A new analysis collating dropout rates among clinical degree students in England revealed how significant numbers never make it into the NHS as full-time doctors, nurses, and other health professionals – or leave early in their careers.
The study by the Nuffield Trust showed that for every two GP training places filled, only one person joined the GP workforce full-time.
It also found the proportion of doctors who take a break after foundation years doubled from 34% to 70% between 2011 and 2021 and around one in six of them don't return to finish their training.
The think tank's analysis of early careers found that fewer than three in five doctors in core training remain in the NHS in England 8 years later, with half of the dropout occurring in the first two years.
Help With Student Debt
The study showed a similar situation in nursing, with one in eight students dropping out during training and 18% of nurses leaving the NHS within the first two years of employment.
The situation was contributing to strain on the NHS and unnecessary expense to the taxpayer, the Nuffield Trust highlighted. It suggested that dropout rates might be cut — and retention rates boosted — if student loans for nurses, midwives, and allied health professionals were written off under a "loans forgiveness" scheme for those who stayed employed in the NHS for 10 years.
In the case of doctors and dentists, a formula for delaying paying off loans without accruing interest might be investigated.
The researchers looked at data on more than 190,000 student records to establish rates of attrition during university studies. They also examined 100,000 staff records to try to understand early careers retention. Searches of available literature were conducted to try to explain the UK's high dropout rates and what other countries were doing to address the issue.
Current Situation Damaging for the NHS
One of the report's authors, Dr Billy Palmer, a senior fellow at the Trust, said: "These high dropout rates are in nobody's interest. They're wasteful for the taxpayer, often distressing for the students and staff who leave, stressful for the staff left behind, and ultimately erode the NHS's ability to deliver high-quality care."
The British Medical Association (BMA) said the cost of studying to be a doctor was "saddling medical students with crippling debt, in some cases over £100,000", and that rising student loan repayment costs would add to the burden. BMA medical students committee co-chairs Chinelo Nnadi and Shivani Ganesh said in an emailed statement: "Such high costs will deter a future generation of capable and talented medics, particularly those from an economically disadvantaged background or those studying medicine as a second degree, at a time when we need to widen participation in medicine."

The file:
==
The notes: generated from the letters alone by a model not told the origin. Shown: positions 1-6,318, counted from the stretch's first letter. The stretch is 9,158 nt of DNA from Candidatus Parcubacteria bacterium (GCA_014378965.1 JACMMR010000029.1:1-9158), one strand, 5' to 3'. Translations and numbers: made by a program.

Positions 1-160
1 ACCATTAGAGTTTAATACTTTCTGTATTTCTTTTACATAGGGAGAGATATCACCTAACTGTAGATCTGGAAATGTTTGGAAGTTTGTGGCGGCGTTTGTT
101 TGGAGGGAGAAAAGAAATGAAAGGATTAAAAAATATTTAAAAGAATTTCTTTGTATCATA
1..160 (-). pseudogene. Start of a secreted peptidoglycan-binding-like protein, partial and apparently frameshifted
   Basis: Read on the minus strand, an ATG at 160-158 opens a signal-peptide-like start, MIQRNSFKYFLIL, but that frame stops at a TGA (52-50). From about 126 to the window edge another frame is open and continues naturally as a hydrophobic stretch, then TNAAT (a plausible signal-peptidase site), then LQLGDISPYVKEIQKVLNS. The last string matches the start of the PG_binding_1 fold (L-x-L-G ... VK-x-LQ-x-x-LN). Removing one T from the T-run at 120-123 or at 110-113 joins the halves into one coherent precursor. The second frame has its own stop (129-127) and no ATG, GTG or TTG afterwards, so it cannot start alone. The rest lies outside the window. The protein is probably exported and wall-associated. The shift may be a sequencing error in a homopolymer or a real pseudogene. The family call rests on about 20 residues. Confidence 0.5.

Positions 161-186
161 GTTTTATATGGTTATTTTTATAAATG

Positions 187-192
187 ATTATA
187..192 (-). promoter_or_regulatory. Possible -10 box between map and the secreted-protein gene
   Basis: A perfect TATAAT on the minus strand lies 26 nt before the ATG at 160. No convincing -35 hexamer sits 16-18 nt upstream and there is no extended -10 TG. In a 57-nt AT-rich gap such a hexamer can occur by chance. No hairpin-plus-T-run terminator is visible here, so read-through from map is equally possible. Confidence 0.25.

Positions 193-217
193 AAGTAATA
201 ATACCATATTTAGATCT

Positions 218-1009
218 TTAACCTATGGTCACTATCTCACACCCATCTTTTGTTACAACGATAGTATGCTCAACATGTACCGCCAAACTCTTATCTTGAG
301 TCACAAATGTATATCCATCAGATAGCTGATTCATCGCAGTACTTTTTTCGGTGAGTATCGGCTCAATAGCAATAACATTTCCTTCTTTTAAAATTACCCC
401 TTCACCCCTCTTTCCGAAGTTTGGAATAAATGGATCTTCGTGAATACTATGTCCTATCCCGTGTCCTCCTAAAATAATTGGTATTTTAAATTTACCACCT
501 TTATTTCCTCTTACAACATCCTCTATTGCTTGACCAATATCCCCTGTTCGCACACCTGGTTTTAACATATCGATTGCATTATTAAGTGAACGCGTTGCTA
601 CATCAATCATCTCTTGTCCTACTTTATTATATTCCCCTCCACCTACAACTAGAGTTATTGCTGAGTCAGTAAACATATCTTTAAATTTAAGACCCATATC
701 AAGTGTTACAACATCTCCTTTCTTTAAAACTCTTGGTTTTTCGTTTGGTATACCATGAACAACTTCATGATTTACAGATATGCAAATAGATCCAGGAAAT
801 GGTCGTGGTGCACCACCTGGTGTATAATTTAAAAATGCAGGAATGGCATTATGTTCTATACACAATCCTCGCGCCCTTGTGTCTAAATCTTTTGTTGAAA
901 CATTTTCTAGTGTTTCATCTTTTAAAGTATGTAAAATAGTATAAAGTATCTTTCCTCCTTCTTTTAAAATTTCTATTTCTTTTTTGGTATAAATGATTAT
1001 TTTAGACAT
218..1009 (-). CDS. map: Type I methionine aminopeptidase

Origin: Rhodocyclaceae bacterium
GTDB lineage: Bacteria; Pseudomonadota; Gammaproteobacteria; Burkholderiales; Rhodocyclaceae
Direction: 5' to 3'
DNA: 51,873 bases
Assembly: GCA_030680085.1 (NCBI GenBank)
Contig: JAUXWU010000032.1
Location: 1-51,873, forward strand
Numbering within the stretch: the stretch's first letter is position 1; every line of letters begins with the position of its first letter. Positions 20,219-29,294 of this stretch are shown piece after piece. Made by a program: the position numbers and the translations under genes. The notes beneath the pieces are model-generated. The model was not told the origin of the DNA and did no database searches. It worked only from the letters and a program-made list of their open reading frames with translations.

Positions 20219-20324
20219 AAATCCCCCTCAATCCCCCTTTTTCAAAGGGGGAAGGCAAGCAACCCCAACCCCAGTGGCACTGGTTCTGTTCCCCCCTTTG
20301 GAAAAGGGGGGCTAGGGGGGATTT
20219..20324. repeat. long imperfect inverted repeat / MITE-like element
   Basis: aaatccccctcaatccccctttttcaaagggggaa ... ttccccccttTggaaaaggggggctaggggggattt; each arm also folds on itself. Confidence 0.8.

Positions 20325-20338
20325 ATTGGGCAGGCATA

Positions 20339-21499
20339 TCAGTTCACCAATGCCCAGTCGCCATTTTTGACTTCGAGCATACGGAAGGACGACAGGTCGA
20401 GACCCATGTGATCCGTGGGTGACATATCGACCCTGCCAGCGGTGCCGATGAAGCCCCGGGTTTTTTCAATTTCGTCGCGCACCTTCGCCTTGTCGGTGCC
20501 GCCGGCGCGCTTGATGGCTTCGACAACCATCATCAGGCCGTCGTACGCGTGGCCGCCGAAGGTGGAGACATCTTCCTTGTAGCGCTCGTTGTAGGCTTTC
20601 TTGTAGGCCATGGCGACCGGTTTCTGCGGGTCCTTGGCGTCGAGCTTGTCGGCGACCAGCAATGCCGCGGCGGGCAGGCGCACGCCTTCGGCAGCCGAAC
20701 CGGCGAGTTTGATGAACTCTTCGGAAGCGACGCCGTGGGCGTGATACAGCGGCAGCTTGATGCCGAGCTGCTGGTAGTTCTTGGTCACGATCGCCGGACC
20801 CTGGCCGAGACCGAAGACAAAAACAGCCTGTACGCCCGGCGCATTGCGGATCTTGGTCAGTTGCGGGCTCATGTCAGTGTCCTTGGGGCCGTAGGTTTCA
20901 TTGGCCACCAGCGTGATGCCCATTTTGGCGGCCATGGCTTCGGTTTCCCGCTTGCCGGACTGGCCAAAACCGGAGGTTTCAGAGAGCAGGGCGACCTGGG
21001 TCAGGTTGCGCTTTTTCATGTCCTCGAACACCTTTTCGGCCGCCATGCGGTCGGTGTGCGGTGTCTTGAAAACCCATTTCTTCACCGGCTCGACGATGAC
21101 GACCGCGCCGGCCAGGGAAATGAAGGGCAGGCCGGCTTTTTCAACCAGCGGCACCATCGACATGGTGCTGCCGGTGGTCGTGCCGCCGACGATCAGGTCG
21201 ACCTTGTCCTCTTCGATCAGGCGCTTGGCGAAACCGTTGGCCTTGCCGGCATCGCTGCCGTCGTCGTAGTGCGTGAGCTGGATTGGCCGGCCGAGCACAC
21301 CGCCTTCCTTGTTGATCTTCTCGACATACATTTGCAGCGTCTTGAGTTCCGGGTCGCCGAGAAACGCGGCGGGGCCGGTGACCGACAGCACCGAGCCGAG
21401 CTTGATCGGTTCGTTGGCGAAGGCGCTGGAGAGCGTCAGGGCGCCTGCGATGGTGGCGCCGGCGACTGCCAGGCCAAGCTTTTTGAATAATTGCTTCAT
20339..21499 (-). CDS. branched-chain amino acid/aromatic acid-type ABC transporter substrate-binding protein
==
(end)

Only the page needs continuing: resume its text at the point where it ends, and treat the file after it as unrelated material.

The Royal College of GPs (RCGP) welcomed the Nuffield Trust's analysis. In an emailed response to Medscape News UK, its vice chair for external affairs, Dr Victoria Tzortziou Brown, said: "There may be many reasons for GP trainees choosing to work part-time, or even leaving the profession, after qualifying, but we are extremely concerned that this is happening due to unsustainable workload pressures – and need urgent action to halt this."
A serious workload and workforce crisis existed, with demand for services ever rising but without the supply of GPs to cope, she commented. "The sad fact is that the job of a 'full time' GP is now largely unmanageable, and even working 'part time' in general practice often means working what would normally be considered 'full-time', or longer," she added.
Dr Tzortziou Brown called for a fully funded national retention scheme and measures to cut the amount of time GPs spend on bureaucracy instead of caring for patients.
Government Says Current System "Strikes Right Balance"
Reacting to the Trust's analysis and call for a student loan forgiveness scheme, the Government said it had made significant progress in growing the workforce, resulting in record numbers of staff working in the NHS.
A Department of Health and Social Care spokesperson said, "The current student finance system strikes the right balance between the interests of students and of taxpayers. We are working closely with NHS England to reduce student attrition rates and ensure they are supported whilst in training.
This includes a training grant for eligible nursing, midwifery and allied health profession students of at least £5000 a year, alongside support for childcare and certain expenses."
This article was updated on 29 September 2023 to include comments received from the British Medical Association